It is said that when an organization embarks on a new activity, the entire organization needs to be on board with the organizational purpose of that activity. However, in the case of Hospital X, which implemented kaizen, even though the purposes of kaizen differed across workers, the usefulness of these new activities was communicated as being shared purposes (a) among workers in the same division where superiors and subordinates work closely together and (b) among workers performing the same jobs but in different divisions. Thus, the new activities were adopted by the entire organization without having a common organizational purpose.
This study analyzes the relationship between work engagement (WE) and job performance based on data from 3,296 individuals obtained in an internet survey. First, the analysis was conducted with WE as an explanatory variable, as well as with job performance, which was measured as the difference in personal and workmate evaluations, as an objective variable, and yet no clear relationship was found. Job performance was then used as an explanatory variable and WE as an objective variable, and that analysis discovered a clear inverse U relationship between the two. In other words, WE is low when job performance is low or high, and high when job performance is in the middle range. Also, when an analysis was done with the prediction that sum of, rather than differences in, personal and workmate assessments will have a strong relationship with WE, it was found that there was a clear, positive linear relationship between the two. In other words, the more a person highly evaluates not only oneself but also one’s workmates, the higher the WE. Existing studies tend to believe that WE heightens job performance, yet this study indicates that the converse is perhaps true in this cause and effect relationship. It also suggests that WE increases as one builds healthy relationships with workmates, evaluates them highly, and works hard and competes in a friendly manner with them.
The development and diffusion of compliance activities in Japanese companies from around 2000 can be thought of as a typical example of the institutional isomorphism discussed by DiMaggio and Powell (1983), that is, isomorphism mechanisms that were at work irrespective of performance (Aizawa, 2018a). Snow Brand Milk Products had a corporate scandal in 2000, and the compliance activities it began soon after comprised institutional isomorphism. In actuality, at that time there was no extraordinary worsening of performance, though directly after the scandal in 2002, the company was beset by a worsening of performance that put the company in danger, and it waged its survival on a wide-ranging rethinking of the details of its compliance activities to make them more unique. In addition, it spun off core businesses and transferred some of its shares in order to win back trust. Companies that have confronted management crises and have survived work toward restoring trust using similar methods. In other words, even when the same company doesn’t have selection pressures, institutional isomorphism may arise, and when there are selection pressures, competitive isomorphism may arise.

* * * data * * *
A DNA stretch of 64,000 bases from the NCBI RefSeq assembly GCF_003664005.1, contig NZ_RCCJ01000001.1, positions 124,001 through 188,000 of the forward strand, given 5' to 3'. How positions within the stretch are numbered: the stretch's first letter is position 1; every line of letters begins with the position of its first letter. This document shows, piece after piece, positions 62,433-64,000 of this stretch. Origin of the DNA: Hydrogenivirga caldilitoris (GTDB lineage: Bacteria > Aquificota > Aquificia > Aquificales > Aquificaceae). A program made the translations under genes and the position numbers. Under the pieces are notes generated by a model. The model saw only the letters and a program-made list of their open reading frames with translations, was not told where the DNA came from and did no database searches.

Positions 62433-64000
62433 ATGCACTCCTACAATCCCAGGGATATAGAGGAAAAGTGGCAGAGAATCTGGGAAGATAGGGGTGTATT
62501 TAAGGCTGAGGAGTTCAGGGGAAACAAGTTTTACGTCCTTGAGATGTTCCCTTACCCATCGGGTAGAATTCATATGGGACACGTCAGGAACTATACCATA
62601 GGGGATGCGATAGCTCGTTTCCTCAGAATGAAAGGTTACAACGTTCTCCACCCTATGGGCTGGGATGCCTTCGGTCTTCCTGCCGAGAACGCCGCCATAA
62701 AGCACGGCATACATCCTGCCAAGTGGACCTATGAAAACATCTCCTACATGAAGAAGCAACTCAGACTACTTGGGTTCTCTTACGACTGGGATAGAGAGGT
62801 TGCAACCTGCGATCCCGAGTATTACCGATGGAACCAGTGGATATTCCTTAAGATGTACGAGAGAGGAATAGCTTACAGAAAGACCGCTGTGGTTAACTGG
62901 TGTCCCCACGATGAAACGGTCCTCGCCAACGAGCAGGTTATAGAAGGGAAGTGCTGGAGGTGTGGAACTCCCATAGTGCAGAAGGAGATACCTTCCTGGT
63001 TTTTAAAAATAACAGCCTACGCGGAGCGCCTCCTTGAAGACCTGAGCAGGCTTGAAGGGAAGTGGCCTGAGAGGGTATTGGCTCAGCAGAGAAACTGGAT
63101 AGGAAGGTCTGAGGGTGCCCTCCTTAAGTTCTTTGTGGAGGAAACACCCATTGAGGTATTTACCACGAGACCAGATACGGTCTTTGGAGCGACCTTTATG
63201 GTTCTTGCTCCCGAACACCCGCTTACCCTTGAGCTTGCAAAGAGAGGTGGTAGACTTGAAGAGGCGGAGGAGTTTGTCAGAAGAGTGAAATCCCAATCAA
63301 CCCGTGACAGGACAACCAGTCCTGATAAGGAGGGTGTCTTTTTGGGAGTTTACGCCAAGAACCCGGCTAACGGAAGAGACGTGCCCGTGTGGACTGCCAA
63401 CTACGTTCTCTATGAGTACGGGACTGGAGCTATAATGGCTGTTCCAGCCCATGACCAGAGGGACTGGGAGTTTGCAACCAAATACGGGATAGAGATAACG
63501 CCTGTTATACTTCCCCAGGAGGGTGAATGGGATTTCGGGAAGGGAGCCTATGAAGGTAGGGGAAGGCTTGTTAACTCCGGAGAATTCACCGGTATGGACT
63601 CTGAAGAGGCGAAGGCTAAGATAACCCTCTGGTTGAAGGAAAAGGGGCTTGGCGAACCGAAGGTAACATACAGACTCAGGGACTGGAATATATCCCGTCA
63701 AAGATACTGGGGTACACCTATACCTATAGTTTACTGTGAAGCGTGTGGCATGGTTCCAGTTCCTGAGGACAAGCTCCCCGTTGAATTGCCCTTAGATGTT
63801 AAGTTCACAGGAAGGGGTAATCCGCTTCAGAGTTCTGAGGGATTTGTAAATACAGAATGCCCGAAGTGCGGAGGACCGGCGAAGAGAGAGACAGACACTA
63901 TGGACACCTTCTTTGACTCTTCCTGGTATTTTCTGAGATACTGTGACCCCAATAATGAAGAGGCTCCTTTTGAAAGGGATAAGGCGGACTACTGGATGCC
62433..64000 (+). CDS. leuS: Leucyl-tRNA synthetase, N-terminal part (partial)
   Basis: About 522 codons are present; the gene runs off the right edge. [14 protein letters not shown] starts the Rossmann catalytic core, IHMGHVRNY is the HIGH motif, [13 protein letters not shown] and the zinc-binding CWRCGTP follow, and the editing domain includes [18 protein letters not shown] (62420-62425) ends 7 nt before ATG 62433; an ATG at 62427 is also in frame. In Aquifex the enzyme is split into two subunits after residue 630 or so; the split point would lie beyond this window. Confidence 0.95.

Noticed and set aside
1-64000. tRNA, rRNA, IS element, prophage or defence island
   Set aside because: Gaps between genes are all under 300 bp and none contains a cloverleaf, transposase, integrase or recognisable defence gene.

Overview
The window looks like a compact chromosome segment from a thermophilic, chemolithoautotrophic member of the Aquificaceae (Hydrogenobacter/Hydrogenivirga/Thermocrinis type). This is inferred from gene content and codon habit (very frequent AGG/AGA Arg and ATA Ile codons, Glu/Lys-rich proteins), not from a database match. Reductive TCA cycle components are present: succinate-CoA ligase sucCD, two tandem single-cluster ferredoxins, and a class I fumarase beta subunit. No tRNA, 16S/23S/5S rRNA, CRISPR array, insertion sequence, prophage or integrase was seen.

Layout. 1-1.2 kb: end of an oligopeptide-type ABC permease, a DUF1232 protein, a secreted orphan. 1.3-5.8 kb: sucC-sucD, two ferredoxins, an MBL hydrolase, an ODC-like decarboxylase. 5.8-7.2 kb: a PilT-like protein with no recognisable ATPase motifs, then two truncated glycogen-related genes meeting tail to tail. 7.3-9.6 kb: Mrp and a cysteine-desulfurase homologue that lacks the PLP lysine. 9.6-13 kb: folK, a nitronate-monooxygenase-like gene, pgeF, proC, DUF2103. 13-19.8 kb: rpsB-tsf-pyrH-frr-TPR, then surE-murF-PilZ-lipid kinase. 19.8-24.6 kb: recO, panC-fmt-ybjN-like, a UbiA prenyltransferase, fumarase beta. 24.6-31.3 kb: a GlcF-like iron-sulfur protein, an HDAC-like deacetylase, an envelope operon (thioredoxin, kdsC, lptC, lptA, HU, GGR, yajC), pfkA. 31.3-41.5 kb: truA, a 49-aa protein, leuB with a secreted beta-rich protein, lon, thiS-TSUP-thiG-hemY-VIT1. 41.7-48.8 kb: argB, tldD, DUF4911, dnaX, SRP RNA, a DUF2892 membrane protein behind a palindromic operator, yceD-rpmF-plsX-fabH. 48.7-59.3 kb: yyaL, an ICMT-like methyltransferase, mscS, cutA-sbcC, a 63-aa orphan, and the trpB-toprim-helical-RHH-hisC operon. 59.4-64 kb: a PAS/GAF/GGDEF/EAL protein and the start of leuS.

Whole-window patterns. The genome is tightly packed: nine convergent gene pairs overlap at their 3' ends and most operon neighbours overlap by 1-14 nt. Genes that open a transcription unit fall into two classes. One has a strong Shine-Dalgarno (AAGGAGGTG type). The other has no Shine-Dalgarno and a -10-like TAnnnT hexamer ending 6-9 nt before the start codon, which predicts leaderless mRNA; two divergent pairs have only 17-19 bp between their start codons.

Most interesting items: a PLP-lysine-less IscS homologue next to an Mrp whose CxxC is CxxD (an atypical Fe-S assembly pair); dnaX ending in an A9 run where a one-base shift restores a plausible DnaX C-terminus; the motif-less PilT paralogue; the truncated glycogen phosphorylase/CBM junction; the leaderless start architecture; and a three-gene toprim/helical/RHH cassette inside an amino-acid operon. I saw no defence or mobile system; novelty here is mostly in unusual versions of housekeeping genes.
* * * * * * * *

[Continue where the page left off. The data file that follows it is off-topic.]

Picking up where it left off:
When a company acquires new knowledge, it expects to create new business by fusing the new knowledge with existing knowledge. At least that is how things appear superficially. However, Fujitsu’s new business development discussed in this paper was not related to any new knowledge but sprung up because of other reasons. Because the company had invested a lot of resources to acquire new knowledge, it was impossible to recover the management resources that it had invested, which then became sunk costs, unless the company did something. We call such a situation “sunk cost pressure.” In the case examined in this paper, this sunk cost pressure induced the combining of disparate knowledge in the company’s possession, thus creating new business.